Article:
Syntax takes the world’s most widely used benchmarks and re-weights them using our patented Stratified Weight methodology to diversify business risks. Traditional cap-weighting index strategies do little to diversify the concentration of related business risks—the shared risks of companies with similar business models. Instead, cap weighting causes an investor’s ownership to accumulate in the largest, most momentum-driven companies and industries. Investors need to properly manage related business risk to achieve the most consistent equity risk premium. Syntax’s family of Stratified Indices offer balanced exposures across business types. The result is better diversification.
Syntax Stratified Weight Indices aim to reduce the bias in the most widely followed indices. The simplicity of cap-weighting has enabled it to become the default methodology for passive investments globally. However, with the growing popularity of alternative weight indices, the investment community has begun to question whether cap weight is the optimal way to gain broad-based market exposure. While conventional wisdom says a cap-weighted index captures a diversified equity risk premium simply by holding a sufficiently large number of constituents, this is often not the case.
The core problem with cap weight as a diversification strategy is that it has no explicit risk controls. The risk exposures of a cap-weighted index will change with the general ebb and flow of markets and its level of diversification will also change over time. Left unconstrained, cap weight creates biases (risk concentrations) affecting both individual companies and groups of related stocks.
By construction, a cap-weighted index is tilted toward the largest companies. This introduces a significant skew towards a few large-cap companies. Some alternative weight strategies like equal weight attempt to correct this bias. But cap weight also holds another bias: the overweighting of related business risks.
For too long, investors have been exposed to a type of risk that has not been adequately identified, let alone addressed, in the marketplace. We call this risk Related Business Risk (RBR): the risk that two or more businesses will react similarly to market events. By leveraging nearly two decades’ worth of economic research, Syntax has developed a solution designed to identify and manage this type of risk.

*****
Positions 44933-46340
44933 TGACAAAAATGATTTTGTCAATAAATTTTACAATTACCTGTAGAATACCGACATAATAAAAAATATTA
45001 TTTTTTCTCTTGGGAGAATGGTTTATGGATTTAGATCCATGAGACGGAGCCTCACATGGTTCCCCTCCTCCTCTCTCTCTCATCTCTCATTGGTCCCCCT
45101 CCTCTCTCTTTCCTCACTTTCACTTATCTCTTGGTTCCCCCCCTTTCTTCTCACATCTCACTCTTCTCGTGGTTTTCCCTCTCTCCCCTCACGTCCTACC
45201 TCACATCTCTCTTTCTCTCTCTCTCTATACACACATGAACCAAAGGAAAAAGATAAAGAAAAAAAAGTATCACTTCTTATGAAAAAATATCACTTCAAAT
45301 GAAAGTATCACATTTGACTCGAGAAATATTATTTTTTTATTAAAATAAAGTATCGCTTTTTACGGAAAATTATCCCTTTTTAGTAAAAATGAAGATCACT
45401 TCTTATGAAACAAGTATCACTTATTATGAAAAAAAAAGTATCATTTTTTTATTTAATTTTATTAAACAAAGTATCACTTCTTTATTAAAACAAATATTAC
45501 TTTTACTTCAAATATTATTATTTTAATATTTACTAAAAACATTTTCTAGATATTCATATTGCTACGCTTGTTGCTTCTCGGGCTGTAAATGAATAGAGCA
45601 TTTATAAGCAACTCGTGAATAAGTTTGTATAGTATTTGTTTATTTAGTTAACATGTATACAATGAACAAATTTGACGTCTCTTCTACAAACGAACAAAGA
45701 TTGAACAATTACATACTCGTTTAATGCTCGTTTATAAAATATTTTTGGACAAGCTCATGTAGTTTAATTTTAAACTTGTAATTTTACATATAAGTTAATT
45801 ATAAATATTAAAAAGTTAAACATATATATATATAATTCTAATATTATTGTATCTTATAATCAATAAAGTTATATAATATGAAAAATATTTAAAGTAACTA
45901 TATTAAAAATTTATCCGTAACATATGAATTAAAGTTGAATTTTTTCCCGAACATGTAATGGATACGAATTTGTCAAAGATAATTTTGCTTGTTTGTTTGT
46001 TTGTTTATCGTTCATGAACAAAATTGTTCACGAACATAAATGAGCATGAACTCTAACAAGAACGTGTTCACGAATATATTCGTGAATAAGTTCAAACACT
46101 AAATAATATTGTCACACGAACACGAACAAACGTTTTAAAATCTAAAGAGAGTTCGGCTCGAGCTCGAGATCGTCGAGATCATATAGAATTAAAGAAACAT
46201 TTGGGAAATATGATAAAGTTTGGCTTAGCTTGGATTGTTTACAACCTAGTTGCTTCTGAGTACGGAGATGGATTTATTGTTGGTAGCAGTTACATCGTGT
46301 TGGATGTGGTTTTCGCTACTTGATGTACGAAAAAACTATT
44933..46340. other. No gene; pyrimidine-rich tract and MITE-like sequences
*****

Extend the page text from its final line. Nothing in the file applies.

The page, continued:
Related Business Risk can be measured by the underlying economic characteristics of companies. Investors will often analyze financial metrics of individual companies, which can be good indicators of idiosyncratic risk, but they do not adequately analyze the risks a given firm shares with other companies. This can expose large parts of a portfolio to risks that are not seen when studying individual companies.
Syntax has developed a patented classification system called the Functional Information System (FIS) that allows us to study a company’s function in the economy by applying standardized markers associated with a company’s products, its customers, and its supply chain, among other characteristics. These markers allow us to identify and measure the impact of business risks on company performance.
Our research has found that these functional markers correlate with the business risks a company faces. This is the foundation for the concept of Related Business Risk, and it is fairly intuitive: companies engaged in the same business should move together in the market.
Take, for example, Ford and GM, two companies with nearly identical business models, sharing similar customers, suppliers, and products, among other functional markers. A shock to any one of these functional categories would affect both companies’ business fundamentals and, in turn, their share prices. This could include everything from high oil prices hurting car sales to a labor strike halting production to shifting regulatory conditions, customer trends, or even natural disasters. Given that their shared functional markers have real market implications, Ford and GM share Related Business Risks.
By grouping companies with shared RBRs, we can assemble effective risk groups to diversify business risk. The result is a index that diversifies both idiosyncratic risk and related business risk.
Syntax diversifies Related Business Risk through a novel index weighting methodology called Stratified Weight. The objective of stratified weight is to maintain equal exposure across RBRs, capturing all the economic opportunities in an index. If left uncontrolled, an index can become dangerously concentrated in a particular RBR that negatively impacts its performance.